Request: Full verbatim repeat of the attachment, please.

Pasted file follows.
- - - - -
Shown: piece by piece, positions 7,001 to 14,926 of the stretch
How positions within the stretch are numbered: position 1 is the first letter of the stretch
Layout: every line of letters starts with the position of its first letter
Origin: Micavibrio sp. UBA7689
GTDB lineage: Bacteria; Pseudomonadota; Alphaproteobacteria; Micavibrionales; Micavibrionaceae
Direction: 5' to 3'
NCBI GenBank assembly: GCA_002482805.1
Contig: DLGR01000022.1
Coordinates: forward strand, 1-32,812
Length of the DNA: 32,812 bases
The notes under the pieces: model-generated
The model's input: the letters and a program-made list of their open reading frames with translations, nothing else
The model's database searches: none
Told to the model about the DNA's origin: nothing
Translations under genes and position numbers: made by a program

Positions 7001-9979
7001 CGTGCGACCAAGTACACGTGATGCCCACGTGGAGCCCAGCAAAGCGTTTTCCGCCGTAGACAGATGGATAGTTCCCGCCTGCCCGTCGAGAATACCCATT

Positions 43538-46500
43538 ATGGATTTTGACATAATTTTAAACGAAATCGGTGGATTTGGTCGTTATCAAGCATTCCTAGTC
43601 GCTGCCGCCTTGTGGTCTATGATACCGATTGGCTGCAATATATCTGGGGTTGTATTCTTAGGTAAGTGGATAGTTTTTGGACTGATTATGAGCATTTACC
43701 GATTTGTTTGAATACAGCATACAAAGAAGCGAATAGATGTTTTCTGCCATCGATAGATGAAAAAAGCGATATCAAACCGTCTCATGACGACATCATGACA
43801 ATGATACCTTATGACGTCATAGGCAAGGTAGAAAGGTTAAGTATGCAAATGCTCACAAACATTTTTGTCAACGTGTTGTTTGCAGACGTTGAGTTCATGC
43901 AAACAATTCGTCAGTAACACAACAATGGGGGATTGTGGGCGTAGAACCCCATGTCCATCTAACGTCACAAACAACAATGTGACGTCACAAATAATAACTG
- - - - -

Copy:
Shown: piece by piece, positions 7,001 to 14,926 of the stretch
How positions within the stretch are numbered: position 1 is the first letter of the stretch
Layout: every line of letters starts with the position of its first letter
Origin: Micavibrio sp. UBA7689
GTDB lineage: Bacteria; Pseudomonadota; Alphaproteobacteria; Micavibrionales; Micavibrionaceae
Direction: 5' to 3'
NCBI GenBank assembly: GCA_002482805.1
Contig: DLGR01000022.1
Coordinates: forward strand, 1-32,812
Length of the DNA: 32,812 bases
The notes under the pieces: model-generated
The model's input: the letters and a program-made list of their open reading frames with translations, nothing else
The model's database searches: none
Told to the model about the DNA's origin: nothing
Translations under genes and position numbers: made by a program

Positions 7001-9979
7001 CGTGCGACCAAGTACACGTGATGCCCACGTGGAGCCCAGCAAAGCGTTTTCCGCCGTAGACAGATGGATAGTTCCCGCCTGCCCGTCGAGAATACCCATT

Positions 43538-46500
43538 ATGGATTTTGACATAATTTTAAACGAAATCGGTGGATTTGGTCGTTATCAAGCATTCCTAGTC
43601 GCTGCCGCCTTGTGGTCTATGATACCGATTGGCTGCAATATATCTGGGGTTGTATTCTTAGGTAAGTGGATAGTTTTTGGACTGATTATGAGCATTTACC
43701 GATTTGTTTGAATACAGCATACAAAGAAGCGAATAGATGTTTTCTGCCATCGATAGATGAAAAAAGCGATATCAAACCGTCTCATGACGACATCATGACA
43801 ATGATACCTTATGACGTCATAGGCAAGGTAGAAAGGTTAAGTATGCAAATGCTCACAAACATTTTTGTCAACGTGTTGTTTGCAGACGTTGAGTTCATGC
43901 AAACAATTCGTCAGTAACACAACAATGGGGGATTGTGGGCGTAGAACCCCATGTCCATCTAACGTCACAAACAACAATGTGACGTCACAAATAATAACTG